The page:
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On OSHA fines, workplace fatalities, and the shortage of good excuses for dangerous environments in a rich country
The story of a Caterpillar employee who died in a foundry accident is altogether too gruesome to contemplate. It was only his ninth day on the job, and he perished for lack of fall protection. Hundreds of Americans die from on-the-job falls, especially in construction, but not limited to it. The rate is more than three deaths a day every regular workday of the year.
■ All kinds of attention is being paid to the impact of tech-sector layoffs as an indicator of the health of the economy. But for most of the people in that sector, there is no meaningful existential risk involved with showing up on the job.
■ And yet, inside that very same economy, we still implicitly tolerate an unfathomable number of risky choices every day. Sure, there's OSHA and any number of state-level safety regulators. But there's a difference between what anyone can hope to regulate and the essence of a design culture that starts with safety at the center.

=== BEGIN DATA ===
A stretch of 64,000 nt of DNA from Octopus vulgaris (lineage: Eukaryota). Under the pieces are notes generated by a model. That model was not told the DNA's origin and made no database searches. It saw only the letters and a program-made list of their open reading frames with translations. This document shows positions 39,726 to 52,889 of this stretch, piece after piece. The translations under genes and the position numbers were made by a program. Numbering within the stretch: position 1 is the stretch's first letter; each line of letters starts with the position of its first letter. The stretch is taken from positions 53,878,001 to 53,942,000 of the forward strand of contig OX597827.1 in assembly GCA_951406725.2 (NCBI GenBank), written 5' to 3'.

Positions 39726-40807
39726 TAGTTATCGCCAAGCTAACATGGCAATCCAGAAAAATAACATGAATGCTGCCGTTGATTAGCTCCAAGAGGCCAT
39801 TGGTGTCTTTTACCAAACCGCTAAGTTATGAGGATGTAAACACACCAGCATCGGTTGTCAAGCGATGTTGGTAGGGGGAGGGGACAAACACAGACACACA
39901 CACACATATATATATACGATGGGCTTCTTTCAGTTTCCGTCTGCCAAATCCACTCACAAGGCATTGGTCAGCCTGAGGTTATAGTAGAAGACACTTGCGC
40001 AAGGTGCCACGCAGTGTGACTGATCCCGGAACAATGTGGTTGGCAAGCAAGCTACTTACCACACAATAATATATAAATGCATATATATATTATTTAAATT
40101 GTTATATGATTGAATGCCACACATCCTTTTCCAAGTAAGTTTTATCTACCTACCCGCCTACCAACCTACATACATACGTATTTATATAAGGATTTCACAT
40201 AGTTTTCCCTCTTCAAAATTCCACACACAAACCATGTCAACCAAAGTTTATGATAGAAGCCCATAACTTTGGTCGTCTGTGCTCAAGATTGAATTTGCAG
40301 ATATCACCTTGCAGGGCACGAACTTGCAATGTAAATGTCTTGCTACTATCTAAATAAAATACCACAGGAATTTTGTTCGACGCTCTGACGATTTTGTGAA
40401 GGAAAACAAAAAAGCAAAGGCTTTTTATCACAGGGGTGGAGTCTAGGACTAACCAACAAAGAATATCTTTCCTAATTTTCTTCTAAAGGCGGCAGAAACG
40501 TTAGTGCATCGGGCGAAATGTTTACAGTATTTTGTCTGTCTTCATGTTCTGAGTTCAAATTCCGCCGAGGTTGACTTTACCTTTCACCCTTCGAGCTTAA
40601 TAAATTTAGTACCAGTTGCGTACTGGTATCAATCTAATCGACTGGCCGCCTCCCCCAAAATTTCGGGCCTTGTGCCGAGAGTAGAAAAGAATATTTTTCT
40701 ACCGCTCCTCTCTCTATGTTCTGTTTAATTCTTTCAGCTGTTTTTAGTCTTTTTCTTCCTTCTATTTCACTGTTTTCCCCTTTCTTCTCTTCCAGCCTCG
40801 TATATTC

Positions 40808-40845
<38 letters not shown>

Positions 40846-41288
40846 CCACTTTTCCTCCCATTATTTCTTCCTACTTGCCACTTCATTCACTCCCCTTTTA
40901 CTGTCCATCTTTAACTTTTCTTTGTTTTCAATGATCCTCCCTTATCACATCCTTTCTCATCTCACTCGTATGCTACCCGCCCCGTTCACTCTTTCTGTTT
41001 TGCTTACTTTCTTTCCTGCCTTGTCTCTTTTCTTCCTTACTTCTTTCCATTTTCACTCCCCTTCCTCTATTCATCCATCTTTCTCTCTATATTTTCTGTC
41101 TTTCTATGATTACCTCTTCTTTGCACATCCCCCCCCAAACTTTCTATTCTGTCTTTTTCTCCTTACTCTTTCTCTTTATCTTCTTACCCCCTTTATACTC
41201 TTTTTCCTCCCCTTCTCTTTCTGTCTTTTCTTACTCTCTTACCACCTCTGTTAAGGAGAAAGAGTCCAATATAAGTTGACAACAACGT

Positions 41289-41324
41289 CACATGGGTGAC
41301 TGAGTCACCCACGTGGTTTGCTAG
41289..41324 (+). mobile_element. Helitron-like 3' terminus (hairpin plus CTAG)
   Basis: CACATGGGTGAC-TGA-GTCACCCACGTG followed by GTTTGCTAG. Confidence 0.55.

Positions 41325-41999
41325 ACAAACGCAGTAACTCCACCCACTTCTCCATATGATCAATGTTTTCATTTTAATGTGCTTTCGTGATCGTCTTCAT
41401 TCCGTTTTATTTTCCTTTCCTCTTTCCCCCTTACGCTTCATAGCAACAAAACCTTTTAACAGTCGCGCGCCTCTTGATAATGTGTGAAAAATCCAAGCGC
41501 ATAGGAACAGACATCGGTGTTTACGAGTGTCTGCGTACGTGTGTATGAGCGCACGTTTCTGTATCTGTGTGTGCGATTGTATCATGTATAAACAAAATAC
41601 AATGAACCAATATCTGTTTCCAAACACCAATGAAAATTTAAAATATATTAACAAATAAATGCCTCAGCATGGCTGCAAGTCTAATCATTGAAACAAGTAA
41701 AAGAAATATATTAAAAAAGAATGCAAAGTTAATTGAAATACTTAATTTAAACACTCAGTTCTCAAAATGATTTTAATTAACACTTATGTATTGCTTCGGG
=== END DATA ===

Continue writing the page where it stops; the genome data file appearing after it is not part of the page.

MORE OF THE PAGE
■ In any kind of sane world, a death from falling into a vat of molten iron would have been engineered right out of the realm of possibility. Safety must be designed into every workplace from the start.
■ If it were, we wouldn't record thousands of workplace fatalities -- even setting aside transportation-related deaths. We reduce them to mere statistics out of necessity, but every one of those lives belonged to a person just as unique and human as any of the rest of us.
■ We're rich enough, technologically advanced enough, and civilized enough that intrinsically, deliberately safe working environments shouldn't be a matter dependent upon regulatory oversight. That should just be another case of "just the way things are".